You have just read a blog post written by Jason McIntosh.
Thank you kindly for your time and attention today.
I spent the first three days after New Year’s sinking ever deeper into the most suffocating despair I can ever recall feeling. A vague malaise that settled over me on January 2nd had, by the afternoon of the 4th, become a crushing depression. I passed a line where I could take no action more strenuous than lie in bed and leaf through comics, which passed the time but gave me no joy. I let my all my other intended fresh-new-year tasks slide, unable to see any point to them.
The whole time, I assumed I felt sad and hopeless from the top news headlines, which had arguably taken a steep turn for the worse soon after the year began. But I have certainly weathered spikes of upsetting news in recent years — as have we all — so I felt unclear why this most recent storm dampened my spirits so profoundly.
It reached a nadir-crescendo on Saturday afternoon, when I finally talked through my misery with a loved one. An obvious action in retrospect, but one delayed while my depression felt so heavy that I assumed sharing the load would mean crushing someone else under the weight. However, that afternoon I had sunk to a point of such singular despondency that my mental state no longer seemed realistic, or anyway not at all in-character. I began to suspect the presence of some other unwelcome factor.
And lo, just a few words into that talk-through, I realized how my emotional slide tracked quite neatly with the commencement of my taking heavy-duty “nighttime” cold medicine all day long.
I had indeed contracted some gnarly bug on the way home from my holiday travels last month, and so, you see, I had turned to the good stuff, whose ingredients begin with 20-proof alcohol and carry on from there. I don’t drive, and don’t even really have a job at the moment, so I saw no harm in hitting our bottle of blue syrup without seeking its orange complement. For nearly three days I kept myself dosed from wake-up to sleepy-time, careful not the exceed to four-pulls-per-day limit on the label.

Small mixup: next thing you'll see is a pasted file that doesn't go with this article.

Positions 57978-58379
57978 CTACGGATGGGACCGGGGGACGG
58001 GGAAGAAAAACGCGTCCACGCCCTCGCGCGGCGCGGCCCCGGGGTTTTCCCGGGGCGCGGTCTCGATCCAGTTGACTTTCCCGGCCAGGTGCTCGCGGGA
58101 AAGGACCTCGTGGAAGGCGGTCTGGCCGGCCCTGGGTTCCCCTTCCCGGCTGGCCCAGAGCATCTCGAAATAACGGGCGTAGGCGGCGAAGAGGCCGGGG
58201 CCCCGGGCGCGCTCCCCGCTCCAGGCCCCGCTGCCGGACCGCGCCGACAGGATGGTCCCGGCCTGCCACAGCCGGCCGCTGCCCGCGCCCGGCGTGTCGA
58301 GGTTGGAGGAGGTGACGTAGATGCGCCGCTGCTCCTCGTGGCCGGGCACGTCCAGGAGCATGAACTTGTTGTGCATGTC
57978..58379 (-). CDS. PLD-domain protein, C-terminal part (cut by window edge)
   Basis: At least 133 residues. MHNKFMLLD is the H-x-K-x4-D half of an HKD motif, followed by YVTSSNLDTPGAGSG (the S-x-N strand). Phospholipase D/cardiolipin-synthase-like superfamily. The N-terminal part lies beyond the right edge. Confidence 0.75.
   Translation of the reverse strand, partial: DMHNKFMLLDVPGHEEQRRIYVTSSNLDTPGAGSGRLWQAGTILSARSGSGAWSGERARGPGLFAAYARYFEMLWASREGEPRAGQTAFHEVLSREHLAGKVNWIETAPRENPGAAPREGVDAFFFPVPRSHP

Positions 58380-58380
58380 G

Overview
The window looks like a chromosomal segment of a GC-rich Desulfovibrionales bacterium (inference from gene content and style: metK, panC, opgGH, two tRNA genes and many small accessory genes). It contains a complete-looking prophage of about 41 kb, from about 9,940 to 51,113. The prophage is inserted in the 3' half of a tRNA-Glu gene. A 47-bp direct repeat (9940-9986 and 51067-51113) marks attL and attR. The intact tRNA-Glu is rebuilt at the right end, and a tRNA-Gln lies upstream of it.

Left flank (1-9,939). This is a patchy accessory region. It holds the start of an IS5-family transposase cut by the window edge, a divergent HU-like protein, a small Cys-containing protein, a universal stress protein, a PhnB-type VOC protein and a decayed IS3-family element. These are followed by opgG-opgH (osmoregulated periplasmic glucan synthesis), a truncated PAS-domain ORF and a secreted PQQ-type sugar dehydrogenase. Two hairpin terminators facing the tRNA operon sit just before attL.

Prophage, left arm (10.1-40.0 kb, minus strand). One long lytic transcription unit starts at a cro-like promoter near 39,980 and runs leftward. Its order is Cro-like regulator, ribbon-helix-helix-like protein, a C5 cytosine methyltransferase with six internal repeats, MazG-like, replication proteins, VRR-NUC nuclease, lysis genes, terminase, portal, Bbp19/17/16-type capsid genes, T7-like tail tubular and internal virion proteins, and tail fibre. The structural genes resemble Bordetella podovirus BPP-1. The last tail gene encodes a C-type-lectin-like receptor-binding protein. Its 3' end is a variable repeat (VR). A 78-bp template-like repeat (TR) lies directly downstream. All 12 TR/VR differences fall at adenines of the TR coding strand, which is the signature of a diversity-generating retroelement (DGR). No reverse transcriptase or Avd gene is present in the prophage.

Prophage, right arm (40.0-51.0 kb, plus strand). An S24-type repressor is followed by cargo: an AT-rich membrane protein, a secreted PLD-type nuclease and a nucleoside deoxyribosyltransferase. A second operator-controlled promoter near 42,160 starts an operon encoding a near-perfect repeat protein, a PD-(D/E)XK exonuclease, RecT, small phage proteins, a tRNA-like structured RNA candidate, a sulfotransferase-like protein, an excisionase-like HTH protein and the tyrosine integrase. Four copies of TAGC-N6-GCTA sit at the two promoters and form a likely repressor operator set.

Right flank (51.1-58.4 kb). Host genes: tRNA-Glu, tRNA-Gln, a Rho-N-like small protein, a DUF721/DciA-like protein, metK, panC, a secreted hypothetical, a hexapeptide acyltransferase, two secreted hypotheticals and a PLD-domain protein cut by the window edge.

In effect, I had unwittingly gone on a day-drinking bender. The medicine-cocktail’s already dissociative side-effects encouraged my mind to drift into cobwebby corners I normally avoid, and its alcoholic kicker gave it that extra little shove into the dark. Sitting alone in the house, stewing in this sauce for days — what other outcome could possibly have happened?
This connection, once made, arced across my perception like electricity, lighting everything up again almost instantly. The bottle’s sat still on my nightstand since then, and the news continues its parade of horrors but it no longer presses my face into the cold mud. I can once again act in spite of it.
Two outcomes from this misadventure:
First, I seem to have let myself acquire a tendency to read food and drug labels with cynical flippancy. I really I ought to check myself, there.
Secondly, this chemically induced experience granted me, I believe, a taste of what my friends with chronic depression live with ordinarily. I don’t mean to trivialize this condition through my story of how I buoyed myself out through a a bit of conversation — I accomplished this precisely because I do not live with real, ongoing depression. I accept this piece of received empathy with humility.
To share a response that links to this page from somewhere else on the web, paste its URL here.